July 13, 2009

Blogging helps you not forget...

This is an old post, from 2003. Frivolous souls may forget the pain and sacrifice and nobility of that time, but I don't forget...

I was just thrilled by this story by a 9/11 widow who went to Iraq on a USO tour...

by Christy Ferer
6/30/2003 - NEW YORK (AFPN) -- When I told friends about my pilgrimage to Iraq to thank the U.S. troops, reaction was underwhelming at best.
Some were blunt. "Why are you going there?" They could not understand why it was important for me, a 9/11 widow, to express my support for the men and women stationed today in the Gulf...
How can anyone not understand? Unbelievable! Well, actually not so hard to believe-- sure and I know the type. Prissy cold-hearted urban-elite liberals--this town is full of them too...
...As we were choppered over deserts that looked like bleached bread crumbs, I wondered if I'd feel like a street hawker, passing out Port Authority pins and baseball caps as I said "thank you" to the troops. Would a hug from me mean anything at all in the presence of the Dallas Cowboy cheerleaders and a Victoria’s Secret model?

The first "meet and greet" made me weep. Why? Soldiers, armed with M16s and saddlebags of water in 120-degree heat, swarmed over the stars for photos and autographs. When it was announced that a trio of Sept. 11 family members was also in the tent it was as if a psychic cork on an emotional dam was popped.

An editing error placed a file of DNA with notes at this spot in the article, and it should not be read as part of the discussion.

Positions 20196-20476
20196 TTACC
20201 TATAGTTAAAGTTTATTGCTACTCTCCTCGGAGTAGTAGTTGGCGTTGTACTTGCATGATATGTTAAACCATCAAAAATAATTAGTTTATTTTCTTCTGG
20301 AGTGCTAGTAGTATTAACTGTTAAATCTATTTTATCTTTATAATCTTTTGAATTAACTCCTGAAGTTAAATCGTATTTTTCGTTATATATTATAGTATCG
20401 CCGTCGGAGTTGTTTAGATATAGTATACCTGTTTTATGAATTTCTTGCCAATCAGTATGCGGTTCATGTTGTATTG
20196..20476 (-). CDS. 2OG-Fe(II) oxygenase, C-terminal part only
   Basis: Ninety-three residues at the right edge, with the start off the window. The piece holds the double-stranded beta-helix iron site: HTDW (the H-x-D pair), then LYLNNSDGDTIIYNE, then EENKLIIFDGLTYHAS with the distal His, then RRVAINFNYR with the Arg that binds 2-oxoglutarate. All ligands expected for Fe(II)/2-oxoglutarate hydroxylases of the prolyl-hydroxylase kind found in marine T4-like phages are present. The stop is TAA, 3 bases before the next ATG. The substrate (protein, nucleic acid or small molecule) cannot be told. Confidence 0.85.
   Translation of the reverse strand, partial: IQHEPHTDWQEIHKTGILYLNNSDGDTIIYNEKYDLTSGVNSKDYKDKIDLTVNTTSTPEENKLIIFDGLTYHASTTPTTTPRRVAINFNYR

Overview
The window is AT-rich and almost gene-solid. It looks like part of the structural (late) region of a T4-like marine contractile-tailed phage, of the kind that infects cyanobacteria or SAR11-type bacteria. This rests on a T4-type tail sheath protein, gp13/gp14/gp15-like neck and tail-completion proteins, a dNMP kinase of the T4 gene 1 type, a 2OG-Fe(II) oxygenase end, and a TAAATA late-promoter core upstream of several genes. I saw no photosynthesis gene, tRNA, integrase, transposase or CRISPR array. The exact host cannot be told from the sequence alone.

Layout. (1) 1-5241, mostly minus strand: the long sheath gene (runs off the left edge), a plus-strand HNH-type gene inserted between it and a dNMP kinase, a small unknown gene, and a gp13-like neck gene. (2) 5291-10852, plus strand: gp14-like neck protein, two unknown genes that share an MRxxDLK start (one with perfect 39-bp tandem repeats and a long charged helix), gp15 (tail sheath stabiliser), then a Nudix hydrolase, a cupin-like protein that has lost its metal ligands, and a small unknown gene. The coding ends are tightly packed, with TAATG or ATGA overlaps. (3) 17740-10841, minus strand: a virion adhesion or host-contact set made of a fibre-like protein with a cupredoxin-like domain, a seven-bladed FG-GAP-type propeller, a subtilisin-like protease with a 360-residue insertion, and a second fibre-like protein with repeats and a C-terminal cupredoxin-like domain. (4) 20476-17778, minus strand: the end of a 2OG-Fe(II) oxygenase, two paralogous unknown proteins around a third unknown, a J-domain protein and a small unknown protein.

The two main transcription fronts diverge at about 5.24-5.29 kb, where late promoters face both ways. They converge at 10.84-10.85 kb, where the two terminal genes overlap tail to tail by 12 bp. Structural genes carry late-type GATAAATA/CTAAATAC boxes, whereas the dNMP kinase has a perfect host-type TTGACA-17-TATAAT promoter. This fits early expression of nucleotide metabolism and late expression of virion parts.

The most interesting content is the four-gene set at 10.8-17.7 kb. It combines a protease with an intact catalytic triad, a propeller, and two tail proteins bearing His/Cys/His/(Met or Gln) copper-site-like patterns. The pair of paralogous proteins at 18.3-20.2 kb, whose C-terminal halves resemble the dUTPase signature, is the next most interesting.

Soldiers from all over our great country rushed toward us to express their condolences. Some wanted to touch us, as if they needed a physical connection to our sorrow and for some living proof for why they were there.

One mother of two from Montana told me she enlisted because of Sept. 11. Dozens of others told us the same thing. One young soldier showed me his metal bracelet engraved with the name of a victim he never knew and that awful date none of us will ever forget...

...One particular soldier, Capt. Vargas from the Bronx, told me he enlisted in the Army after some of his wife's best friends were lost at the World Trade Center.

When he glimpsed the piece of recovered metal from the Towers that I had been showing to a group of soldiers he grasped for it as if it were the Holy Grail. Then he handed it to Kid Rock who passed the precious metal through the 5000 troops in the audience. They lunged at the opportunity to touch the steel that symbolized what so many of them felt was the purpose of their mission -- which puts them at risk every day in the 116 degree heat, not knowing all the while if a sniper was going to strike at anytime...
In a recent post Donald Sensing wrote that 3d Division was a wasting asset. That because of its over-long deployment, re-enlistments would fall catastrophically and the division would have to be almost re-built with new people. Perhaps it will be so, it will be interesting to see. But perhaps he has overlooked one thing. We are all of us hungry to have meaning in our lives, to feel like we are making a difference. Our guys in Iraq have a difficult duty, but I would guess that every one of them also has the deep satisfaction that comes from doing something that may change the world... [As far as I've heard, The excellent Mr Sensing was, happily, wrong.] Posted by John Weidner at July 13, 2009 8:57 PM
Weblog by John Weidner